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Maintaining reliability and affordability in public power

Hearing from NPPD and NEGT on decarbonization
Published: Aug. 7, 2021 at 10:21 AM CDT
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NORTH PLATE, Neb. (KNOP) - With the forced rolling blackouts from February 2021 still fresh in the minds of Nebraskans, the public is being encouraged to voice their support for an energy future built on a foundation of reliability and affordability.

Hearing from both the Nebraska Public Power District (NPPD) and the Nebraska Electric Generation & Transmission Cooperative (NEGT) on plans for the future of the industry, as both are wanting feedback in upcoming forums.

The Nebraska Electric Generation & Transmission Cooperative (NEGT), whose 20 utility members provide power to approximately 150,000 consumers in rural Nebraska, wants Nebraska Public Power District (NPPD) to hear from the public at town hall meetings beginning next week.

(Darin Bloomquist, NEGT General Manager on the broadcast).

NPPD’s five public forums are scheduled from 6:00-9:00 pm local time:

  • Norfolk – Wednesday, August 11 – Northeast CC, Lifelong Learning Center, 801 East Benjamin Avenue
  • Seward – Thursday, August 12 – Concordia University, Janzow Campus Center, 800 N. Columbia Avenue
  • North Platte – Monday, August 16 – Mid-Plains CC, North Campus, 1101 Halligan Drive - North Campus
  • Scottsbluff – Tuesday, August 17 – Western Nebraska CC, Harms Center Plex, 1601 East 27th Street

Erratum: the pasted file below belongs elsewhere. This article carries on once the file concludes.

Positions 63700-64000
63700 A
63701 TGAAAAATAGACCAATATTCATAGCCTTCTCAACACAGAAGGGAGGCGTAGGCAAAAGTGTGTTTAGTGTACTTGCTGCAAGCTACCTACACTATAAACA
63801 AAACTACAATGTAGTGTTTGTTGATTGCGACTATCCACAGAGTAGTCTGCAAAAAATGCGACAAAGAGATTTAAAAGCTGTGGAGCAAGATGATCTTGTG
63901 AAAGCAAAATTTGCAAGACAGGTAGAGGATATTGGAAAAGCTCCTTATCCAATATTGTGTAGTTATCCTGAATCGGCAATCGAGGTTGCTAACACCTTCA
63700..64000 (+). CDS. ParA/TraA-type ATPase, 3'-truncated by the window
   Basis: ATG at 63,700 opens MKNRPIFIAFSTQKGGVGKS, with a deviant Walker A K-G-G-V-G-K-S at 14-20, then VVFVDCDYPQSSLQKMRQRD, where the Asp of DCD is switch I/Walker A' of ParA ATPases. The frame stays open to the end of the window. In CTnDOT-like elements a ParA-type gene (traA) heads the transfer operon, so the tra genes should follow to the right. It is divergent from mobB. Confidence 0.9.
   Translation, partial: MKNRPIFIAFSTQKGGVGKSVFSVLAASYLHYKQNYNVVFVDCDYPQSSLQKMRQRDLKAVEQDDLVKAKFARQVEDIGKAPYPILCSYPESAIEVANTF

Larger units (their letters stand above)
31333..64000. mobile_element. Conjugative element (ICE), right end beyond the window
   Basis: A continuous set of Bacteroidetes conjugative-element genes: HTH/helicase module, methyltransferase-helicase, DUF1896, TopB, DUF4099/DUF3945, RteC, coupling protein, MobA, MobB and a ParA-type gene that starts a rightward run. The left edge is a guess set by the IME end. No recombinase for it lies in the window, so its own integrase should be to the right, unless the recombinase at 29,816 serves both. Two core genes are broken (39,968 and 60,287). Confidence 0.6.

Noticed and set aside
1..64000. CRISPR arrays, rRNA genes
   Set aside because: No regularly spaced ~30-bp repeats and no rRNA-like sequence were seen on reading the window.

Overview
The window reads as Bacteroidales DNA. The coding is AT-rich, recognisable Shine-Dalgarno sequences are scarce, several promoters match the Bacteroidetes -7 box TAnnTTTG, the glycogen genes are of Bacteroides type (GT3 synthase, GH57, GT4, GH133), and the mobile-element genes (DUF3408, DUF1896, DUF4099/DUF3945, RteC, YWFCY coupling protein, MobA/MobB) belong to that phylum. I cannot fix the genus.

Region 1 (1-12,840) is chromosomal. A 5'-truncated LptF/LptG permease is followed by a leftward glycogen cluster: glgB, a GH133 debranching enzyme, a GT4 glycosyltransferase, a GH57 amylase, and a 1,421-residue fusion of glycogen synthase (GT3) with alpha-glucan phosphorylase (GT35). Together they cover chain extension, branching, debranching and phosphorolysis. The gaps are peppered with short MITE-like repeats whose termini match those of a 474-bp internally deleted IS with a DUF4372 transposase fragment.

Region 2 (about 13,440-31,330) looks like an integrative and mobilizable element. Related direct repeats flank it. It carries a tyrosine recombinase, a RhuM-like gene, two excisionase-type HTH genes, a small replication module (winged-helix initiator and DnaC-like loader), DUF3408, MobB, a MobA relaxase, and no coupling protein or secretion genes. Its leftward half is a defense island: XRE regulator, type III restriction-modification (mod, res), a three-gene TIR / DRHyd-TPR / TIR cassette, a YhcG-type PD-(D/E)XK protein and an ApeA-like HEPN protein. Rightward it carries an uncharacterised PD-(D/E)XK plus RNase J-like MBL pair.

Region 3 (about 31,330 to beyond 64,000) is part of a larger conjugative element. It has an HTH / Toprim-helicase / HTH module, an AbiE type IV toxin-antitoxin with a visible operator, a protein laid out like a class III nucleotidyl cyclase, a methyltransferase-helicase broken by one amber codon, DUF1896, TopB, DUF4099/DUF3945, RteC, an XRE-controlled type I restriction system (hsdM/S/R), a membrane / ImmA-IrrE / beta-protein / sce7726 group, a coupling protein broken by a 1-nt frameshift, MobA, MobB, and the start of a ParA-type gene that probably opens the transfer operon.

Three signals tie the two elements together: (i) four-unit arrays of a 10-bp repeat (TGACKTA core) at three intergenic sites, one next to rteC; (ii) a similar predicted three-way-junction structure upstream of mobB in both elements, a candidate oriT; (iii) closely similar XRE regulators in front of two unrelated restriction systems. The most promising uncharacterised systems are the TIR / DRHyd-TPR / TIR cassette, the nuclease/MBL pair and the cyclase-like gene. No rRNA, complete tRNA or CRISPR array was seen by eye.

• Kearney – Wednesday, August 18 – Holiday Inn, 110 Second Avenue
  • https://www.nppd.com/powering-nebraska/powering-our-future

The federal government is not mandating changes for NPPD, however, CEO and President of NPPD Tom Kent is addressing the issue. He explains that the technology to align with the U.S. Climate agenda of “Getting to Zero” does not exist at this time. The goals of such organizations as the Center for Climate and Energy Solutions https://www.c2es.org/, and the Electric Power Research Institute https://eea.epri.com/ of achieving net-zero emissions is the current topic being addressed by the NPPD Board.

Kent spoke to the media on Friday concerning the decarbonization process and how it affects utilities and their customers.

Kent explains that NPPD is in the process of working with the board to “develop and potentially finalize a goal from a board strategic directive standpoint that establishes a carbon emissions reduction goal for the district over time.”

“So we’ve been on this journey with our customers for a couple of years now, where we’ve been working with them to educate our customers and our board on the potential business risk of carbon emissions, and how that might impact our business going into the future.

This started (a couple of years ago) with a process, where we had a committee made up of representatives from customers, and representatives from our board and staff started going through an education process and used that process to educate our customers. Near the end of that process in early 2020, the feedback was basically, we can see and understand the need to look at this to understand the risk to our resource mix and how to adapt in the future to manage that risk, and also wanted to get a feel for what the potential cost is associated with that. So, our board authorized two vendors to do some high-level analysis on what potential resource reduction scenarios could exist, and how that might impact our resource mix and costs over time to meet an arbitrary goal that we established for them to study in terms of reductions.